Publication: October 6, 2015, by HarperTeen
Genre: Young Adult Fiction, Contemporary
Every year on her birthday, Ashley Perkins gets a card from her grandmother—a card that always contains a promise: lose enough weight, and I will buy your happiness.
Ashley doesn’t think there’s anything wrong with the way she looks, but no amount of arguing can persuade her grandmother that “fat” isn’t a dirty word—that Ashley is happy with her life, and her body, as it is.But Ashley wasn’t counting on having her dreams served up on a silver platter at her latest birthday party. She falters when Grandmother offers the one thing she’s always wanted: tuition to attend Harvard University—in exchange for undergoing weight loss surgery.
As Ashley grapples with the choice that little white card has given her, she feels pressured by her friends, her family, even administrators at school. But what’s a girl to do when the reflection in her mirror seems to bother everyone but her?
Through her indecisions and doubts, Ashley’s story is a liberating one—a tale of one girl, who knows that weight is just a number, and that no one is completely perfect.
Future Perfect blew me away in one of those ways that I wouldn't change for the world. It's life-changing, heartbreaking and too relatable to me that I can't think about anything else anymore. It's unique, though troubling at times, especially for the main character, Ashley, who is put under constant pressure of being manipulated to lose weight and lose all of her self-confidence that she continued to have throughout the book. It's pretty horrible to have someone at your side constantly putting you down and making sure that you are going to change somehow. I'm not saying that I've put in Ashley's situation—no, never. But I'll tell you that I could relate to Ashley Ms. Overachiever than anyone else.
Ashley's grandmother is a good person, but a total worrier about too much. Every year on Ashley's birthday, she offers her a new thing or gift to make her lose weight. Disneyland, a shopping trip to Paris, you name it. This year, on her latest birthday, her grandmother offers her full tuition to Harvard if she goes for weight loss surgery. Ashley's weight never bothered her, but things are getting weird as she knows that this is the only chance she'll get to fulfill her dreams. She's going to be a legacy at Harvard, since her mother went there and followed her dreams as well. But of course, things get in between which could damage that "perfect future" forever.
"My hands shake and I hate every tremor. She wants the whole world for me, and this is the only thing I have to give her in return. She tells me this without actually saying the words. This is the only change I have to make."Yes, this is the "only change" she has to make. At first, Ashley's transition begins as a small thing that doesn't seem like a big deal. She initially doesn't get the message that her grandmother is practically tormenting her in embarrassment that her granddaughter is overweight and needs to change her image. It's like bribery and blackmailing—that's what this book has. It's horrible in Ashley's situation, but it's amazing for readers since we were given the chance to read about such a pleasureful story that we won't ever be given the chance to read about again in the near future. There's no book out like this in the world, that's for sure.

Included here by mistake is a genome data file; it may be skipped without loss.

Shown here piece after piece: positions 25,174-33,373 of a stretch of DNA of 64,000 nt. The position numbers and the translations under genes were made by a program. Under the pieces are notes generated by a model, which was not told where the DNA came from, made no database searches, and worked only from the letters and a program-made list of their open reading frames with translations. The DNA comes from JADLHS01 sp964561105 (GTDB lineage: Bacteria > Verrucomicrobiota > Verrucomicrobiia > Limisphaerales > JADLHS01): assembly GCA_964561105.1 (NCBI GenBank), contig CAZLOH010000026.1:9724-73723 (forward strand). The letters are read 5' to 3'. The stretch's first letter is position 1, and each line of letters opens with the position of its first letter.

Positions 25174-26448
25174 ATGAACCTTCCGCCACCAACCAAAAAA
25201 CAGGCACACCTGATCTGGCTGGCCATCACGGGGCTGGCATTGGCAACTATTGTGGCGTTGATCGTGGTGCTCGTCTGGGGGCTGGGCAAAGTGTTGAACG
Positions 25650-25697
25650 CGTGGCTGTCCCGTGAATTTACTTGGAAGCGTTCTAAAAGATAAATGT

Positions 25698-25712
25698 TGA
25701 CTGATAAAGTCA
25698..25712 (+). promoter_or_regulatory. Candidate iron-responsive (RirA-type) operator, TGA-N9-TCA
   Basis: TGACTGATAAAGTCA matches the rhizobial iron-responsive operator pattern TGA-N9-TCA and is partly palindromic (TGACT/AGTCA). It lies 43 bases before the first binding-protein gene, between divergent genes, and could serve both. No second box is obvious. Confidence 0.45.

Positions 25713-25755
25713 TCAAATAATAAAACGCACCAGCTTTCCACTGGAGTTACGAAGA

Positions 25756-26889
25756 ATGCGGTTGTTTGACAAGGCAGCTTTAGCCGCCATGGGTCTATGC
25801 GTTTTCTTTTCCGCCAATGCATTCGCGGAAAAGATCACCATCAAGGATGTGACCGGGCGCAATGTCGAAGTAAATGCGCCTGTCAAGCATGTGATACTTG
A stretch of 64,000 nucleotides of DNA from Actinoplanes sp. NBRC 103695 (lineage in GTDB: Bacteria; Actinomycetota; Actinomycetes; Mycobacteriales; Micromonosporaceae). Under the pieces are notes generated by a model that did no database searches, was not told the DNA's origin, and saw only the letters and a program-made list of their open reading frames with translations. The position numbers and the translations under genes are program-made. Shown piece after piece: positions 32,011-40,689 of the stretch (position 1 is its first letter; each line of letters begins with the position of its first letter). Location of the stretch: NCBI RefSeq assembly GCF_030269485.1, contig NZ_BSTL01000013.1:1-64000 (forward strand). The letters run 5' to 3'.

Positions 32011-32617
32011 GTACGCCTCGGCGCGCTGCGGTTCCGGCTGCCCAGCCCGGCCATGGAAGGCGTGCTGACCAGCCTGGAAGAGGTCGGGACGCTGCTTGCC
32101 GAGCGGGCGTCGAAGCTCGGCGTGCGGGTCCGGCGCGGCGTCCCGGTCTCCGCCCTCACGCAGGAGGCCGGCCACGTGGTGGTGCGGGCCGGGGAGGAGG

I'm an overachiever, and kind of proud? Ashley has dreams, she wants to be a doctor and attend a good school. That's kind of what I've been beginning to think about, and I spent the summer researching and going crazy about what I'd like to do. It's a crazy deal that Ashley's grandmother has put Ashley in, but I kind of get it. It's not right for a family member, or anyone to be tormenting you, making deals with you to change your image. It's not like Ashley has any kind of a horrible personality. No. She's happy, and that makes readers and everyone happy. She's not a miserable protagonist, she's living life and doing the things that everyone should do, like a bucket list in a way, except it's one before college.
This doesn't have any romance at all. At least, not really. Ashley does have a boyfriend, whose name I won't mention because some spoilers could absolutely sprout up out of nowhere. But I'll tell you—she doesn't deserve to be treated the way she was by her friends, acquaintances and everyone around her. To be honest, her family was the worst out of everyone, which isn't just at all.
"Everything here is familiar. It is easy to settle into the things I know and the things I understand. Things that are real, unequivocal. Things that can't be broken."
I'm so proud of this whole novel because it hits readers' hearts. I can't stop thinking about it, smiling over the little lines and phrases that Jen Larsen provided us with, and I need more. More about this subject and more contemporary that focuses on so much more than your average, ordinary tale. The plot is fast-paced here and there, but it slows down. That's my only complaint, but I'd rather not focus on that since everyone could have a different opinion on that. The most important thing to me is that there's feels sprouting up from me and that I feel like this story could influence others and make them happy, even if there are some unfair and sorrowful parts of it.
I'm now happy and could call this a success because Ashley turned out to be happy. I've been waiting for this book for ages, and I feel have read it and am satisfied. Future Perfect is everything you've been waiting for this whole year, and after it, you'll just expect more to be flying towards you. Standalones hit me hard when they're looked upon at with tough subjects, but this was definitely a more positive, different look at teenagers stuck in the situation of being "fat." Some things are only stereotypes, but this book screws the stereotypes and goes through a new perspective that's worth reading and waiting for.